As long-term investors, there are certain fallacies to be aware of. Two things to be cautious of are looking for data that supports your viewpoint, and company management changing the financial metrics from quarter to quarter. In this Motley Fool Live segment from "Beat & Raise" recorded on Oct. 5 , Fool.com contributors Jason Hall, Brian Withers, and Nicholas Rossolillo discuss why these two things need to be on your radar.

Nicholas Rossolillo: Also, sometimes, they [company management] tell the story that they want everybody to hear. But oftentimes, when investing in a company for the long term, that is, oftentimes, the story that we want to hear. How is the progress? What kind of progress has there been on the investment thesis that perhaps we originally picked up on when we chose the stock to invest in for the long term? Sometimes, it's overinflated, overemphasized how well we did in the last three months, but oftentimes, you do get a good high-level update on the most important storyline going on with the business.

Jason Hall: Yeah, I think you just brought up something really important I want to touch on and that's the human element, you just boil it down to its purest form, and confirmation bias is one of the most powerful things that drives our decision-making processes. In other words, looking for things that tell us we're right. You know what I mean? When it comes to investing, that's one of the reasons the company's structure, even if it's unconscious, because it's human nature, it's the way we do it. We always lead with our best argument. You're going to look in that quarterly filing for things that supports your thesis, things that tell you things are going well.

One of the things that I've learned, Brian, Nick, I'd love to hear you guys weighing on this, is also look for maybe where the goalposts are getting moved. Or maybe the story and the thing that they are leading with, maybe it sounds really good, but maybe it's not exactly supportive of the underlying story remaining true.

I'll be honest, in a lot of cases, it's pretty obvious when things are not going well. But sometimes, think they can just creep a little. If you have a company, for example, that does a lot of acquisitions, it can be hard to notice at first blush. Maybe those acquisitions are adding a lot of expense, like actual real cash expense to operations, and not driving as much to the bottom line. But over time, you don't notice it every quarter, but maybe 10 quarters in and they've made four or five acquisitions then maybe it becomes obvious. One of the things I've tried to do is peel back those layers and really look a little bit harder for things to tell me I'm wrong.

Brian Withers: Yeah, Jason. You mentioned that the series of things and I've noticed that the easiest thing for the financial community at a company is to cut and paste last quarter's report [laughs] and just change the numbers. You see this. You see the top three bullets are the same as just, OK, it's updated for the recent quarter. What I always take note about is when those things change.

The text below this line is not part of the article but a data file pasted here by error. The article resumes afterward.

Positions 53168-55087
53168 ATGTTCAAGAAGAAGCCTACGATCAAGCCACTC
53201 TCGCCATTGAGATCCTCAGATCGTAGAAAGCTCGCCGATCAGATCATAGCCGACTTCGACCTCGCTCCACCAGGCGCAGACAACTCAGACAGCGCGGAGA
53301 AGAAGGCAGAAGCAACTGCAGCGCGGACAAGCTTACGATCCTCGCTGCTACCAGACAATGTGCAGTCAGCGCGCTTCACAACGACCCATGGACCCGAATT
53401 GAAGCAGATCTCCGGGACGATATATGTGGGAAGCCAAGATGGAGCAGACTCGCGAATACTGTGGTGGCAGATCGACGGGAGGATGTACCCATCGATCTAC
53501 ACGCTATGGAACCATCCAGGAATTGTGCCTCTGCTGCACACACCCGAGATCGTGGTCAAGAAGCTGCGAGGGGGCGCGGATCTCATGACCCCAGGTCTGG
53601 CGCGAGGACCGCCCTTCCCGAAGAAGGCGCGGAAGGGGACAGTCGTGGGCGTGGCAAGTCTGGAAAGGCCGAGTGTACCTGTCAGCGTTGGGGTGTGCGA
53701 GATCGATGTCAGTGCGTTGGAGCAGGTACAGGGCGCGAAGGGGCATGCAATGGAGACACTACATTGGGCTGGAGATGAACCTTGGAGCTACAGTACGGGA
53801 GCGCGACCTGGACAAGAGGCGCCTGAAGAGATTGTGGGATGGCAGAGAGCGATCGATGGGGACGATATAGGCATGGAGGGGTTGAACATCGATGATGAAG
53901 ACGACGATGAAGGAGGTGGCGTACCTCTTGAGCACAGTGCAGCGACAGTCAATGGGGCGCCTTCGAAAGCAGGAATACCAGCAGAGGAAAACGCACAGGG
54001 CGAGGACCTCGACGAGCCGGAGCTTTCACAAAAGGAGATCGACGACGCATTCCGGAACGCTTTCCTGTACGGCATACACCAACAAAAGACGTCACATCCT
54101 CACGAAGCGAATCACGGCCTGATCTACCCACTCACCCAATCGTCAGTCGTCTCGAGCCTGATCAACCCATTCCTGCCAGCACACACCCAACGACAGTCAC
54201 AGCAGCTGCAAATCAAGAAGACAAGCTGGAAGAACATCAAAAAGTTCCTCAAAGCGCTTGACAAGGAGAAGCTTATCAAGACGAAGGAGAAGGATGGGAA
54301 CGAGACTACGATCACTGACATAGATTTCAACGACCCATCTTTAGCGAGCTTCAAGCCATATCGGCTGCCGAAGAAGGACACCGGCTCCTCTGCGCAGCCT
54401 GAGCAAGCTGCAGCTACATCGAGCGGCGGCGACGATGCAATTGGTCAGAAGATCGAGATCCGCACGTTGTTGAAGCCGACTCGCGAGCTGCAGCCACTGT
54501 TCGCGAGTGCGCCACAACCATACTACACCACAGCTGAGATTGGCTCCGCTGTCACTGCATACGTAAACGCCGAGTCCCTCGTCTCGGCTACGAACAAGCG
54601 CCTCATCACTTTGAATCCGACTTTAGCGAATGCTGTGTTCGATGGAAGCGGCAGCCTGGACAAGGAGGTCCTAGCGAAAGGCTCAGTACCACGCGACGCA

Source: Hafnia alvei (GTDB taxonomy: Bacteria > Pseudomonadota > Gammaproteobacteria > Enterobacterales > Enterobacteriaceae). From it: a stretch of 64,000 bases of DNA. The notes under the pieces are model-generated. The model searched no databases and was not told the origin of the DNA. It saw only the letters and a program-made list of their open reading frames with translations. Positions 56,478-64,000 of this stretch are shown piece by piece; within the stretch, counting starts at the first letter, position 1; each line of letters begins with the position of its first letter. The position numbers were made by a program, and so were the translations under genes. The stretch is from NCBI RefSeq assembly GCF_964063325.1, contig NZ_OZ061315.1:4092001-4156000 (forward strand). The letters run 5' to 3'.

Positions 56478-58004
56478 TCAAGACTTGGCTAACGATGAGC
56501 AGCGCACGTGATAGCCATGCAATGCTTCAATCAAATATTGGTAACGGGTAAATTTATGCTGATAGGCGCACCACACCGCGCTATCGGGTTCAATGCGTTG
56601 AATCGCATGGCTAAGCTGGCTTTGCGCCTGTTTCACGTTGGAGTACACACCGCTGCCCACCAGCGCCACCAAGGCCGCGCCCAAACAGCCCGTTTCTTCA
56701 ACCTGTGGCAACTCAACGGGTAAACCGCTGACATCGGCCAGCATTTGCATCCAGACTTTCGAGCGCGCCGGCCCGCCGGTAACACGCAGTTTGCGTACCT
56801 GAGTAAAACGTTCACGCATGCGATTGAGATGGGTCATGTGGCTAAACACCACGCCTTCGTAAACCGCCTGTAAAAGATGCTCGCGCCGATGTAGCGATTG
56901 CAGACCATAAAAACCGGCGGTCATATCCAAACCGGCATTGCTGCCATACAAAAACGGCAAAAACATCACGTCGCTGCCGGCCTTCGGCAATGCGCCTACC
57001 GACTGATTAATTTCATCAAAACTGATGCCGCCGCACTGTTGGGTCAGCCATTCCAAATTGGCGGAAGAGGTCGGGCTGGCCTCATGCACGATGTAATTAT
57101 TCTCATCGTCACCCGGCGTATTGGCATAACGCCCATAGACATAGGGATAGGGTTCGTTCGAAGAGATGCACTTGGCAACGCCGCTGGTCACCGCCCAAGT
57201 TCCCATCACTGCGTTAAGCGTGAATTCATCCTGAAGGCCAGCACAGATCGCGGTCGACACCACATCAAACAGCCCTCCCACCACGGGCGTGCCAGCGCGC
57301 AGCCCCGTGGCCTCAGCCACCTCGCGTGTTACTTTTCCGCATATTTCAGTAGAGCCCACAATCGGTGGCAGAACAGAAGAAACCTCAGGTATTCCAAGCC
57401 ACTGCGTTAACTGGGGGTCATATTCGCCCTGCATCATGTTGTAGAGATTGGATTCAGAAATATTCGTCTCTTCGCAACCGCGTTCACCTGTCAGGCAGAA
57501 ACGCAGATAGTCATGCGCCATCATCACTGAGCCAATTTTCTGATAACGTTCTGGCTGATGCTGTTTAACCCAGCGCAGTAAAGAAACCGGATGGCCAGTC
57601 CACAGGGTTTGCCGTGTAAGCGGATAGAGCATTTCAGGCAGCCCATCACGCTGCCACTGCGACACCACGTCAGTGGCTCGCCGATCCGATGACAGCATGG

Hall: When the language changes, not the numbers.

Withers: When the language changes from quarter to quarter. This was, like you're saying, a pretty obvious example, but for 26 quarters, Under Armour (NYSE:UA)(NYSE:UAA) had greater than 20 percent revenue growth. They would always lead with the top-line, again, 26 quarter in a row of record revenue, 20 percent growth, year-over-year, blah, blah, blah, and then they'd go on. Well, the 27th quarter came and they didn't have 20 percent. They didn't even have close to 20 percent. The title was very different. I think part of that is a little bit of why the stock crashed so hard. The bravado was so strong on the way up, that when it didn't achieve the expectations that everybody had laid out and had come to expect over the last 26 quarters, there was nothing that you could do, put lipstick on a pig. There was no marketing verbiage that would change the number. Nick, you want to respond to Jason's thought?

Hall: I want to throw a chart up real quick. I'm just going to hop in here because that Under Armour one. Does anybody want to guess when that streak was broken? Yes, it is that obvious. [laughs] All right, go ahead, Nick. I just had to share that.

Rossolillo: This is a fantastic point. Ideally, we can maybe pick up on a change in trend before that ever happens, but sometimes, it's hard, it comes on really suddenly like it did with Under Armour. [laughs] I remember when that happened, it was like this darling of the apparel industry. They're now seemingly almost irrelevant, it seems like ever since.

Hall: Yeah.

Rossolillo: But that's a really good time though. Like you were talking about, Brian, with those three points, here's the three points we want you to know about how awesome we are, why we're so fantastic. When those points change, when the narrative changes, that is high time to say, "Okay, it is time to review what my thesis was for investing in this company. Has it changed? If it has, am I still OK with the new thesis or not?" Maybe the stock at the very least gets put on, it doesn't have to immediately go to the chopping block, but maybe it goes to the penalty box for a little bit and give it a quarter or two to see what happens. But most definitely, when that narrative changes because of these press releases, it's time to review what happened as the original thesis now bust.

Withers: Yeah, if they change those key bullets in that press release, I can't think of an example where that would be a good thing.

This article represents the opinion of the writer, who may disagree with the “official” recommendation position of a Motley Fool premium advisory service. We’re motley! Questioning an investing thesis -- even one of our own -- helps us all think critically about investing and make decisions that help us become smarter, happier, and richer.